Aston Martin V8 Vantage S Roadster review
The V8 Vantage S Roadster is a sportier version of Aston Martin's stunning entry-level drop-top, aimed at driving enthusiasts
With an extra 10bhp from the 4.7-litre V8, for a total of 430bhp, stiffer suspension and other chassis tweaks, the V8 Vantage S Roadster is designed to take the fight to the Porsche 911 by extracting the Vantage's full dynamic potential. Fitted with a seven-speed automated manual gearbox as standard and a sports exhausts the 'S' sharpens up the driving experience in all areas, but is far from a trackday special - it still retains the elegance and sense of occasion that comes with all Aston Martins.
Engines, performance and drive
The 4.7-litre V8 engine has been tweaked to produce 430bhp - 10bhp more than the standard car. As a result 0-62mph takes 4.5 seconds - three tenths less - while the top speed is 189mph. Firmer spring and dampers, a quicker steering rack and wider tyres mean there's more grip and the car car reacts quicker to your inputs - there's barely any difference between the way the Roadster and Coupe behave either, despite the Roadster weighing around 80kg more.
MPG, CO2 and Running Costs
Fuel consumption and CO2 emissions are identical to the standard Roadster, so 21.9mpg and 299g/km respectively. Use it how Aston's engineers intended though and you can expect to burn more fuel than that. Servicing is expensive too, around £800 for a 10,000 check, which is worth bearing in mind.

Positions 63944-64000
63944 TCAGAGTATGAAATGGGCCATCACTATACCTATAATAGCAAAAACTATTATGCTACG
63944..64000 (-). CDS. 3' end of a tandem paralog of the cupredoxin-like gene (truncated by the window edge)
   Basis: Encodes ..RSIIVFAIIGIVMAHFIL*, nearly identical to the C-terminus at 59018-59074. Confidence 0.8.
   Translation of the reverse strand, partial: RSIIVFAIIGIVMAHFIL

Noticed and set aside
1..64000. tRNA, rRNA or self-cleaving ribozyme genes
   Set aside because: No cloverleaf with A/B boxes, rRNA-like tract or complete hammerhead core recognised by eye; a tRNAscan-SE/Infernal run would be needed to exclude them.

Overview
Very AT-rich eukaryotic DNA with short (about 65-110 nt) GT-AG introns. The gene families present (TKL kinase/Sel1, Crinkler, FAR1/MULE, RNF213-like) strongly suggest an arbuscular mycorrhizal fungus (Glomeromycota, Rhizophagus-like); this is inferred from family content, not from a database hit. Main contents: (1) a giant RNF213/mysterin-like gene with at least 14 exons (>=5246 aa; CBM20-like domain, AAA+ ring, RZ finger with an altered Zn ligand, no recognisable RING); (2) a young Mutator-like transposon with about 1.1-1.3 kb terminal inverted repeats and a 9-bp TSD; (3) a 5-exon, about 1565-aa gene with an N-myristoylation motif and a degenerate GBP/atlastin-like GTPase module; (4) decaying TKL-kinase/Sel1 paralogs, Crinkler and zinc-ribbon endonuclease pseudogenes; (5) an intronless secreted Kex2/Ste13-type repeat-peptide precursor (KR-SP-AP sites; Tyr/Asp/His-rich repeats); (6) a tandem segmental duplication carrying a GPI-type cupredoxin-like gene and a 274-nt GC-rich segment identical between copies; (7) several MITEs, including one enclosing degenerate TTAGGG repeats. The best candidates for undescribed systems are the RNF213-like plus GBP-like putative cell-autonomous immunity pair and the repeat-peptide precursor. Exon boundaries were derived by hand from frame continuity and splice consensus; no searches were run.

Interior, design and technology
The V8 Vantage Roadster is already a superb piece of design, but the S adds an extra dose of aggression with a lower front splitter, new rear diffuser and chunkier side sills. The taught fabric hood is integrated well so it still looks the part with the roof up or down. Inside the sumptuous cabin little has changed, although an Alcantara trimmed steering wheel and carbon sports seats are offered as an option.
Practicality, comfort and boot space
On a smooth road with the roof up refinement isn't as bad as you might think - so this is a car you can use for long trips. There's no rear seats and only 144-litres of luggage space though - less than half that of the Coupe, so you'll need to pack light.
Reliability and Safety
Reliability of Aston Martins has improved significantly in recent years. There has only ever been one recall for cars built in a six-month period during 2007 - it concerned a bolt in the front suspension which was at risk of cracking. A set of tyres is likely to last 20,000 miles and a clutch should last for 40,000 miles without needing to be replaced.